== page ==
Engineers Receive $951,500 Federal Grant for UI Green Power Initative

Friday, July 23, 2010

University of Iowa News Release

A team of University of Iowa engineers is using a one-year, $951,500 U.S. Department of Energy grant to increase the amount of green energy produced at the UI's Oakdale Renewable Energy Plant and to develop a "UI Green Power Initiative" that can be used as a model program for other universities across the country.

Leading the project are Albert Ratner, assistant professor of mechanical and industrial engineering, and Ferman Milster, associate director, Utilities and Energy Management. The study's principal investigator is Barry Butler, UI professor of mechanical and industrial engineering and dean of the College of Engineering.

Milster said that when the biomass boiler is operational it will have the capacity to generate more than 50 percent of the campus thermal energy requirements from fuels such as wood chips and oat hulls. The steam produced with this renewable fuel will offset steam produced from fossil fuel natural gas boilers.

Milster noted that the UI is unique in that it currently uses multiple renewable energy technologies, including significant biomass combustion in the form of oat hulls at its main power plant and a new reciprocating engine-based renewable district energy system that will use landfill gas.

It is most significant that the renewable fuels used in the Oakdale Renewable Energy Plant are procured locally, versus out-of-state coal and natural gas.

According to Butler, the project complements and supports the national energy policy and state of Iowa initiatives in ethanol, biodiesel and energy independence.

"The University of Iowa is blessed with a Utilities and Energy Management group that is progressive in their thinking and willing to work closely with our faculty and students on leading-edge research,” said Butler.

The overall project involves the development of a biomass-fueled, university-scale steam generation system based on biomass gasification technologies. Upon its completion, the system will serve as a state-of-the-art research and educational facility in the emerging application of gasification in steam generation.

Conventional sources of fuel for biomass generation of steam include byproducts of ethanol and biodiesel processes, such as distiller grains, as well as industry residues, including oat hulls, wood chips, construction and demolition waste. Other potential fuel sources are farm-related material, such as seed corn and soybean seed, and poplar trees that are currently used for cleaning up ground water.

The UI facility, which will include a smaller down-draft gasifier and a larger multi-stage biomass boiler, will be designed to operate primarily on wood-based fuels, but have provisions for testing other biomass fuel sources produced within a 100-mile radius, providing enough flexibility to meet the fluctuating local supply of biomass from industry and Midwest agriculture.

"While wood chips will start out as the primary fuel, we're excited to investigate a full range of farm residues and other waste materials as fuel," said Ratner. "Unused seed corn and soybeans are good prospects as they are available in large quantities and have limited other uses. Other exciting potential fuels include chipped-up railroad ties, shredded tires, and other difficult materials that are often land-filled."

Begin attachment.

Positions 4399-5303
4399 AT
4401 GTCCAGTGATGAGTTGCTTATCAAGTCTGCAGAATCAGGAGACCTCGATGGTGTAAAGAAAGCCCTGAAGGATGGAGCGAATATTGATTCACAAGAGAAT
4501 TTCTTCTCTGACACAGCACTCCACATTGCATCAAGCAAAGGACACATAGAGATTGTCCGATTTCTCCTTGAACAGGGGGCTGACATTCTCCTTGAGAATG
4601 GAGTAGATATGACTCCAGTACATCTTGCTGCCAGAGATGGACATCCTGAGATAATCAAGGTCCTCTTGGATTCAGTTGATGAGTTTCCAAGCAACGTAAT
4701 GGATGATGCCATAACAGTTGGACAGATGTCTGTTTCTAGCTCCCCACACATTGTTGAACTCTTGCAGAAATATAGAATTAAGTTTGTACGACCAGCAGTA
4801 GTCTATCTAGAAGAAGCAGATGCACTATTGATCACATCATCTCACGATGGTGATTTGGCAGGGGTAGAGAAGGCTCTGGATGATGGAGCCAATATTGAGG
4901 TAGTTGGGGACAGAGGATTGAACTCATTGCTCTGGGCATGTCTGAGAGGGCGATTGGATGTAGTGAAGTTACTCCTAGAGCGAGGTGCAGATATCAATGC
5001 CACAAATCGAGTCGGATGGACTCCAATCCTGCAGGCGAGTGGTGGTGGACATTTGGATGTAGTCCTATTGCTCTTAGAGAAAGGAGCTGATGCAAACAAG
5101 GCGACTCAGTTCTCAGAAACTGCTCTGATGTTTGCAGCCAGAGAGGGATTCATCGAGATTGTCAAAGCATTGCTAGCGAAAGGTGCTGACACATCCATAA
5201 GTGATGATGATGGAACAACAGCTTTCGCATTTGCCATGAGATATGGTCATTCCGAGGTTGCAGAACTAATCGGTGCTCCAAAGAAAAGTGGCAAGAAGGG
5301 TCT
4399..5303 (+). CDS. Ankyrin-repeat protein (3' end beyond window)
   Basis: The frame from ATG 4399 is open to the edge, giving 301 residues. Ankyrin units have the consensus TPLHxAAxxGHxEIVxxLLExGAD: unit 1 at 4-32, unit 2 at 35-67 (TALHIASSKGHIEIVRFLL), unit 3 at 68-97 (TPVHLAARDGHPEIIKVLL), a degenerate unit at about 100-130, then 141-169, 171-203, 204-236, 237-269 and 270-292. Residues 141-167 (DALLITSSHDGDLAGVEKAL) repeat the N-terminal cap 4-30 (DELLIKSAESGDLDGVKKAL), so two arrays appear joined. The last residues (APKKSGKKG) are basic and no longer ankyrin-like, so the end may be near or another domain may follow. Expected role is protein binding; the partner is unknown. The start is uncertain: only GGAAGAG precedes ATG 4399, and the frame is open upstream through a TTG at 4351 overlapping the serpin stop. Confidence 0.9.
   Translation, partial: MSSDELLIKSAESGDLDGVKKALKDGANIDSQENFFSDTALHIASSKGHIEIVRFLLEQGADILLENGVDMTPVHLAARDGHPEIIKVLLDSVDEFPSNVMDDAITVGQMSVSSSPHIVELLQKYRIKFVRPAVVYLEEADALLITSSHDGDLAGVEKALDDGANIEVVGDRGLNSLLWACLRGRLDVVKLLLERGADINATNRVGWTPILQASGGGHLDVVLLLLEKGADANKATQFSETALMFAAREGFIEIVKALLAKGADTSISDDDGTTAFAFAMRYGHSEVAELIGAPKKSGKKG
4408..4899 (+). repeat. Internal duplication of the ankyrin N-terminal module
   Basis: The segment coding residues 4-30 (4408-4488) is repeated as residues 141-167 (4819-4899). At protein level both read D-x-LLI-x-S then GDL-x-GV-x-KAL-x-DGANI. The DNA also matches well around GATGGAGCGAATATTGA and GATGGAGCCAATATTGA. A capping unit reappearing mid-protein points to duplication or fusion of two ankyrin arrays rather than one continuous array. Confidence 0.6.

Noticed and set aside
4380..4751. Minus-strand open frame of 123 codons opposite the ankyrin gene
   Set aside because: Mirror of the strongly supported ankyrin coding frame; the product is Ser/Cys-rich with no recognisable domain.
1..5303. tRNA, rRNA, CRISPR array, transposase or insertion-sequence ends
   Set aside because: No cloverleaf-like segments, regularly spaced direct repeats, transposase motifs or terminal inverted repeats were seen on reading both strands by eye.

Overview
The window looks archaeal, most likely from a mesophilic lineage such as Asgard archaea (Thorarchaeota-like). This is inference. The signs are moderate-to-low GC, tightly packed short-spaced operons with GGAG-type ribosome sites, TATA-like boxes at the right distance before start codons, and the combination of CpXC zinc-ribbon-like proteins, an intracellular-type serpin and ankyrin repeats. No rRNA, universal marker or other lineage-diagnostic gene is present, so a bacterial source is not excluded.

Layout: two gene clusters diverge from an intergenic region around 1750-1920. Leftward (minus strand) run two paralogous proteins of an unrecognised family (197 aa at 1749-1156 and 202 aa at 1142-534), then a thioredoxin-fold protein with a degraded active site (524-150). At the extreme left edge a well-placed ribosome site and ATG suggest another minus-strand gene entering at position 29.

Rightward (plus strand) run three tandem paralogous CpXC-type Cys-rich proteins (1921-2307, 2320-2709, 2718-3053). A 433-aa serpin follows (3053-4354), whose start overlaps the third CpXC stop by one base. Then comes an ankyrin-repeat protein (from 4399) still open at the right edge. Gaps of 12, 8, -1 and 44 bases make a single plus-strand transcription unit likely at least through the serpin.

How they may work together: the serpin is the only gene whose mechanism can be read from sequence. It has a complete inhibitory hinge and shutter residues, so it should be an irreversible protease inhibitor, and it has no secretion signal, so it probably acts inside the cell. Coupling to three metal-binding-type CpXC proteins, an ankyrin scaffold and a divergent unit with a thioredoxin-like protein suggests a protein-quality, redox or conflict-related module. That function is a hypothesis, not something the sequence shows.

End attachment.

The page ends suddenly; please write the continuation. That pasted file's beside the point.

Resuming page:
The Green Power Initiative also includes a substantial, innovative educational component. In addition to onsite educational and research programs in plant operation and biomass fuels, a strategy will be developed for disseminating the knowledge that is acquired under the Green Power Initiative.

"This will be the first attempt to integrate undergraduate and graduate-level teaching -- through classroom studies and experiential learning -- and applied research into a biomass-based, university-scale, functioning power plant. The initiative will help develop guidelines for other universities, cities and industries worldwide to follow in retrofitting existing utilities to burn biofuels in conjunction with coal and/or natural gas," Butler said.

The green power initiative complements a variety of other UI energy-saving efforts.

For example, there is the UI's evolving "green energy discovery district," roughly bounded by Madison Street Services Building (MSSB), the University Services Building and the UI Power Plant. The area engages several green energy technologies that include a new 2.4 kW wind turbine to be used as a teaching device, the new Energy Control Center on the third floor of the University Services Building, a solar E-car charging station to be constructed near MSSB, two types of photovoltaic/solar panel technologies on and adjacent to the new Cambus maintenance facility, expansion of the biomass energy program at the UI Power Plant, a growing alternative fuel vehicle fleet, and the investigation into the revitalization of hydroelectric power. Several of these projects are the outcome of collaborative efforts between Facilities Management and the College of Engineering.

UI Office of Sustainability Director Liz Christiansen said, "We're working every day to fulfill President Mason's vision of a sustainable campus. The University of Iowa is an acknowledged leader in building renewable energy systems. These systems provide power for a growing campus and offer unique opportunities for students to learn first-hand how different technologies can be integrated for performance and reliability."

STORY SOURCE: University of Iowa News Services, 300 Plaza Centre One, Suite 371, Iowa City, Iowa 52242-2500

MEDIA CONTACT: Gary Galluzzo, 319-384-0009, gary-galluzzo@uiowa.edu